An application or website that grows significantly ends up scaling its performance to ensure the security and reliability of its data. At times, it can be hard to foresee the overall development or estimate how long it will continue. Database architecture comes into business to ease this process.
Database sharding is a process of splitting and storing data in a database to improve the overall scalability of an application. Sharding is mostly implemented at the application level, where the data is divided into smaller distinct chunks popularly known as logical shards that are further distributed across various database nodes known as physical shards.
However, certain database management has in-built sharding that can be directly implemented at the database level.
Database Sharding Architecture and its Types
● Key-based sharding
Key-based sharding or hash-based sharding involves data such as customer ID number, zip code, or application IP address, etc., plugging into a hash function to examine the shard that data needs to go to.
To ensure everything is placed in the correct shard, the values should come from the same column, also known as the shard key. Broadly speaking, a shard needs to be static so that it doesn’t change values over time. Otherwise, it could slow down the performance and increase the work.
● Range-based sharing
Range-based sharding is relatively easy to implement as it involves sharing data based on the ranges of a given value. However, range-based sharding does not protect data from scattering unevenly, which leads to database hotspots. A problem where one shard assesses more than other shards that cancels out all database sharding benefits.
● Directory-based sharding
In directory-based sharding, a static record is available of which shard holds which data and where a specific set of data can be found. The information is mentioned in the look-up table, whatever shard, each table should be written to.
Advantages of Sharding
Database sharding has many advantages, some of which have been discussed below.
● Flexibility: Non-distributed databases have limited storage and compute power, whereas with data sharding, your setup can be more flexible by scaling horizontally.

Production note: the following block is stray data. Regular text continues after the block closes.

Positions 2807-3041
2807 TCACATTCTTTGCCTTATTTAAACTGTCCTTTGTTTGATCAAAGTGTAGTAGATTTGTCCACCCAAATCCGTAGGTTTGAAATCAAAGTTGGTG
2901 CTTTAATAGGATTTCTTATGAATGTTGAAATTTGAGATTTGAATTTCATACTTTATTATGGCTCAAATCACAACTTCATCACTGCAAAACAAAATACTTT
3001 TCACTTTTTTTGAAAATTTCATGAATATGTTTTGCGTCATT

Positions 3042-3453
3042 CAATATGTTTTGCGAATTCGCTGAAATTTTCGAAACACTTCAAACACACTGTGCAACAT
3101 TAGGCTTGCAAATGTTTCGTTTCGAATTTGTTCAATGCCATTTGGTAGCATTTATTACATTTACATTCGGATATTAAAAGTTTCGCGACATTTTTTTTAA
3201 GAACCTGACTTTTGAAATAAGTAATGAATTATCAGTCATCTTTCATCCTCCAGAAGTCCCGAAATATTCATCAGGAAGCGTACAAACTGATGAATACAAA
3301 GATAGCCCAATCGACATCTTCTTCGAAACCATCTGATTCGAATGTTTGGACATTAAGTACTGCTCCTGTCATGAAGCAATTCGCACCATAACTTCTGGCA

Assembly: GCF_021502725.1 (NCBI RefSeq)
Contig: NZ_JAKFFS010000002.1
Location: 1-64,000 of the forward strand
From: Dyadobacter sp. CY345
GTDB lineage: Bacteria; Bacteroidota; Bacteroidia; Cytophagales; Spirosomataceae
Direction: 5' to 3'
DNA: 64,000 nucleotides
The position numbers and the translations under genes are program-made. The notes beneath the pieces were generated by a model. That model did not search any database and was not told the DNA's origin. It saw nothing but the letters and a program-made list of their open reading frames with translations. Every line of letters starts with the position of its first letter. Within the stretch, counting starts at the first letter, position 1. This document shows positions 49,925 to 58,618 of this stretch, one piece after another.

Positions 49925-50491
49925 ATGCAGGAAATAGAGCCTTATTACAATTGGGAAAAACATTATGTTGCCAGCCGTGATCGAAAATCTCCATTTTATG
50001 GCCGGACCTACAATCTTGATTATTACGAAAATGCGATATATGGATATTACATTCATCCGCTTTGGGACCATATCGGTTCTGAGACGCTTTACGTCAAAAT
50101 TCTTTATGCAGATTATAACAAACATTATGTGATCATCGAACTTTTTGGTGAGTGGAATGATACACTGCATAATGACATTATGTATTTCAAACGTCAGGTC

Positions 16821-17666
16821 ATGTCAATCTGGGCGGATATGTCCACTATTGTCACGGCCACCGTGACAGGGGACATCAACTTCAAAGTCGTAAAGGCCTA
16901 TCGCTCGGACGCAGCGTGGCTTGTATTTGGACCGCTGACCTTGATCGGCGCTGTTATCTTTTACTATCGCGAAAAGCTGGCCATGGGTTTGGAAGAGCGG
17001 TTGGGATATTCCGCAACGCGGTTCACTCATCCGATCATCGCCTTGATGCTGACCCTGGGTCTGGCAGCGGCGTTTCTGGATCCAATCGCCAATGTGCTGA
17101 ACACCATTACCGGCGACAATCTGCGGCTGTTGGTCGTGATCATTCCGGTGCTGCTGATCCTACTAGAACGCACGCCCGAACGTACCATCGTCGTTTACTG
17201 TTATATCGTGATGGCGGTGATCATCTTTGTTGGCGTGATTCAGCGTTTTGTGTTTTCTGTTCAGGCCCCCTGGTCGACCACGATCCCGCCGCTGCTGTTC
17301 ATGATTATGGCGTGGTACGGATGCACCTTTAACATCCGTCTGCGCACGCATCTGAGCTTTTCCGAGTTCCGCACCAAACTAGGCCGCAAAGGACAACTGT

● Speed up query response time: Another advantage why Database sharding is so preferred is because of its ability to respond fast to queries. When someone submits a question in an unshaded database, the result may take a while to show up as the server might search every possible row in the table to find the desired results. In sharded databases, one table is sharded into multiple rows, providing a much faster and more effective solution.
● Scaling out: Database sharding leads to horizontal scaling, which is known as scaling out. Through scaling out, you can simultaneously work much more and handle higher loads while writing data as there are definite parallel paths through your system.
● Makes application reliable: Database Sharding minimises outages’ impact, resulting in a more reliable application. Whereas, in the case of no sharding, the impact would be much more to an extent that it can make the application or website unavailable. Even though it may impact certain parts, still the combined impact would be much lower when compared to non-sharded databases.
Drawbacks of Database Sharding
With all the advantages listed above, database sharding comes with certain disadvantages as well.
● Adds complexity: One major problem that data sharding users encounter is the complexity of sharded database architecture. If not done correctly, there is a huge risk of loss of data that can disturb your peace of mind. If done rightly, it can hamper the team’s workflow as the data can be managed from multiple shared locations that sometimes lead to disagreement in groups.
● Unbalanced shards: Another disadvantage that users encounter is that shards sooner or later become unbalanced, termed as database hotspot. In this case, the database would be most likely to be repaired or resharded, and that becomes a time-consuming process.
● Converting sharded data into uncharted: If a database has been sharded, returning it into an unsharded position is a complex process that requires too much effort and time.
● No native support: Another major drawback that Database sharding users face is that every native database does not support sharding. Hence, sharding often requires a ‘roll your approach’ which means it is often difficult to find and unfold tips to troubleshoot complex problems.
● Solving queries: To solve complex issues or queries, the data needs to be pulled out from various sources across multiple shards to get valid responses.
Now, when we’ve got an idea of sharding architecture, its advantages and disadvantages, we have an overview of what database sharding is. Scaling your database horizontally can be a great solution, but it comes with complexities that can be tackled with time at E2E Cloud.
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